Celebrating singularities: Mathematics and chemical engineering


Correspondence concerning this article should be addressed to H. C. Chang at hsueh-chia.chang2@nd.edu.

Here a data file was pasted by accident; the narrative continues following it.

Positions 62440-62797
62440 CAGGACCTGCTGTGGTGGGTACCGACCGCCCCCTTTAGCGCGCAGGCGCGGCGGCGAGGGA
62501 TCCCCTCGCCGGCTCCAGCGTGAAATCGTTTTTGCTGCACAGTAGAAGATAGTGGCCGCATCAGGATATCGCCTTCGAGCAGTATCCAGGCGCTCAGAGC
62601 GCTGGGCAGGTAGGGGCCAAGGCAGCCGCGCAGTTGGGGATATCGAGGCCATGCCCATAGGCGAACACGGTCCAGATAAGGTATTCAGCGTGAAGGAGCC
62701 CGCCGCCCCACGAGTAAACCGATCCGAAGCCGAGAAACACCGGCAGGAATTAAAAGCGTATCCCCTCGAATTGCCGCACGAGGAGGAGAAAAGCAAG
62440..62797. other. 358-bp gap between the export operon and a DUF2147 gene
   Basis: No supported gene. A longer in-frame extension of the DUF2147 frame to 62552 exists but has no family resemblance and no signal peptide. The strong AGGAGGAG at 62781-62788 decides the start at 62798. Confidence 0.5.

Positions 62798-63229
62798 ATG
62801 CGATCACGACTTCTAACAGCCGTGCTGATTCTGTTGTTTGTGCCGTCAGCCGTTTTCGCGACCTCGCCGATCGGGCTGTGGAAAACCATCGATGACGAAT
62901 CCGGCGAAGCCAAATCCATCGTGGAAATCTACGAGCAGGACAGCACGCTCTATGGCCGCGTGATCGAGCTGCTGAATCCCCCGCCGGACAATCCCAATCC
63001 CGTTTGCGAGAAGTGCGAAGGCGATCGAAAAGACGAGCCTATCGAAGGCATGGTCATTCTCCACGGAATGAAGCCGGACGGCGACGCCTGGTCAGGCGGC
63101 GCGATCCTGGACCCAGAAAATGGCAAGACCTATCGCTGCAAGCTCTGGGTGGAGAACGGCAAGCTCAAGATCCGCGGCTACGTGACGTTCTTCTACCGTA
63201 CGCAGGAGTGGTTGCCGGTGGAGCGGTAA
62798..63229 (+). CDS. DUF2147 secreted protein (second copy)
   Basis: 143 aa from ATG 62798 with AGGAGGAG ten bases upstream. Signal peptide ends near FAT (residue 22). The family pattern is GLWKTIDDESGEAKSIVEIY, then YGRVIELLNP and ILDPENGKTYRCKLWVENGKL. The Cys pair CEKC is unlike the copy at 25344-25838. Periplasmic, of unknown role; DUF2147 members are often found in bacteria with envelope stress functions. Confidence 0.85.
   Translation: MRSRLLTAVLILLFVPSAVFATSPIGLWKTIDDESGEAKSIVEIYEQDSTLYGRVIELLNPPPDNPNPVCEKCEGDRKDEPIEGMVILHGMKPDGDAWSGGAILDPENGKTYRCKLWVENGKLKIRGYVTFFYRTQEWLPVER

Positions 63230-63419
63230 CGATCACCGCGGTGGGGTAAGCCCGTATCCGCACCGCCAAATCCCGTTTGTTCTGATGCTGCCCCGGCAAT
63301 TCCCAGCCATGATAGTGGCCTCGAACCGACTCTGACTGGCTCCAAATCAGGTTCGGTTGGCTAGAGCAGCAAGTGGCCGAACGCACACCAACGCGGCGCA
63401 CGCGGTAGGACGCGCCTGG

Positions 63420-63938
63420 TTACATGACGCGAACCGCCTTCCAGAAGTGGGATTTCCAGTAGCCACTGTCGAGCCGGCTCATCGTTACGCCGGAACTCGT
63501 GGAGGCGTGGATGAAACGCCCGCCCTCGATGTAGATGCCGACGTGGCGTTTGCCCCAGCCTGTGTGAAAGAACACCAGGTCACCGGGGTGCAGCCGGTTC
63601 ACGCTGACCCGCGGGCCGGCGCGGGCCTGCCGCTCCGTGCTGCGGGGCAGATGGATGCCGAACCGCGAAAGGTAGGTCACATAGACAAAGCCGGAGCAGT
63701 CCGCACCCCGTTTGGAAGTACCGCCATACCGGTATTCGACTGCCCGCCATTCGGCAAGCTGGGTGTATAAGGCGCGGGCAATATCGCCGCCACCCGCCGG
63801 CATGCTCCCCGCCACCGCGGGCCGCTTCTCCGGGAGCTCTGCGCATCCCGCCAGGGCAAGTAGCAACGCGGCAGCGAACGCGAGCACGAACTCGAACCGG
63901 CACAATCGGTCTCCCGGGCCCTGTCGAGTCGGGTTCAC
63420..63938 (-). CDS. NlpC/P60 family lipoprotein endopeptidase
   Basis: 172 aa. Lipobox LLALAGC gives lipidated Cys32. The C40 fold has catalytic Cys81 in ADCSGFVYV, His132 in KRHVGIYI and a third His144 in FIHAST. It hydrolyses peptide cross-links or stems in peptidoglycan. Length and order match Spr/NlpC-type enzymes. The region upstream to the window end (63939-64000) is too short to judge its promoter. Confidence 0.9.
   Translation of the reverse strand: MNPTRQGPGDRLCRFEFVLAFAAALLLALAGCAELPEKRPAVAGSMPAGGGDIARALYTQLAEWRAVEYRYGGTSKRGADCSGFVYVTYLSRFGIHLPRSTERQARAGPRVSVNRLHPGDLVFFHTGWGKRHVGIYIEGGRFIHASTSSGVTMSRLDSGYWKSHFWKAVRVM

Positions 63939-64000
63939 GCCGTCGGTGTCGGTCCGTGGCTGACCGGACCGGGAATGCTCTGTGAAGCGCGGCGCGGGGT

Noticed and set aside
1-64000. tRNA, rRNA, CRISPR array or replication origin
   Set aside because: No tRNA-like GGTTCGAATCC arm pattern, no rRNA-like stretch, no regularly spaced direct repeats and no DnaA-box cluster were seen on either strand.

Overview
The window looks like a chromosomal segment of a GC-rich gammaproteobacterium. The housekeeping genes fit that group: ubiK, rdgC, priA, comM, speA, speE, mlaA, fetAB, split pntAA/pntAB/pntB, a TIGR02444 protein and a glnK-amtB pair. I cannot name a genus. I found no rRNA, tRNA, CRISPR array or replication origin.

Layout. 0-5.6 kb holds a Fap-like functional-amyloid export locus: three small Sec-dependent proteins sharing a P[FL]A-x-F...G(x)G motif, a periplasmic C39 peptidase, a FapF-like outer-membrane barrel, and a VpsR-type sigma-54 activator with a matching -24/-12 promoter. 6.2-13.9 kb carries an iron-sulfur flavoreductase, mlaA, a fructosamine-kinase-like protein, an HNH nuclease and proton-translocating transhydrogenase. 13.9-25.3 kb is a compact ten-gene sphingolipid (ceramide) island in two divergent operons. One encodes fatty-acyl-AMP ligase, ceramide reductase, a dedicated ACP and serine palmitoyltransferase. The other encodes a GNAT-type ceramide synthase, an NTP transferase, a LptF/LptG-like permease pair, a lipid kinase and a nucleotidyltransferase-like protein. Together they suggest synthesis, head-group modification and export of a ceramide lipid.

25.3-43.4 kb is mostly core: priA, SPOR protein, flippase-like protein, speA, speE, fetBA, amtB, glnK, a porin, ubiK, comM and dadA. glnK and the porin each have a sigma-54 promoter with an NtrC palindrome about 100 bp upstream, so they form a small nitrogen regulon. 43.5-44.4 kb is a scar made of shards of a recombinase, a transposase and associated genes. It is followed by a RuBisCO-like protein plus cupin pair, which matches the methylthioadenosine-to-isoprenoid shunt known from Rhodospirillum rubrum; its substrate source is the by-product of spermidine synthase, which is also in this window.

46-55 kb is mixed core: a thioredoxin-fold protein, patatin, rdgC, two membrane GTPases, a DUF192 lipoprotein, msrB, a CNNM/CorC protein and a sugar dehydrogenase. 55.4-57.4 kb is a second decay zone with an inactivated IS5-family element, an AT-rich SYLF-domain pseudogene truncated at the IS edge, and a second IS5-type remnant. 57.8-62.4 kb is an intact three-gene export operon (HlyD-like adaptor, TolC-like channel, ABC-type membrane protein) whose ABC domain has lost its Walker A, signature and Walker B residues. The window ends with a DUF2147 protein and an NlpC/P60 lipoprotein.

The authors review and project their group's work in reaction engineering, electrokinetics, thin-film lubrication/wetting, biosensing, mass spectrometry, etc., that share one common mathematical underpinning: singularities. These can be geometric singularities of actual surfaces or objects, where focused electrical, acoustic, optical and shear-stress fields produce anomalous physical phenomena that have been explored mathematically with a spectral theory or exploited for specific applications. They are also singularities of mathematical manifolds, such as solution branches and Riemann manifolds, defined by abstract mathematical formulations, so that they can be used to design optical sensors, and understand nonlinear dynamical behavior that is relevant to system control and surface characterization. The common mathematical framework for these diverse topics underscores how mathematics can reveal, organize and inspire real and industrially relevant problems in chemical engineering. © 2013 American Institute of Chemical Engineers AIChE J, 59: 1830–1843, 2013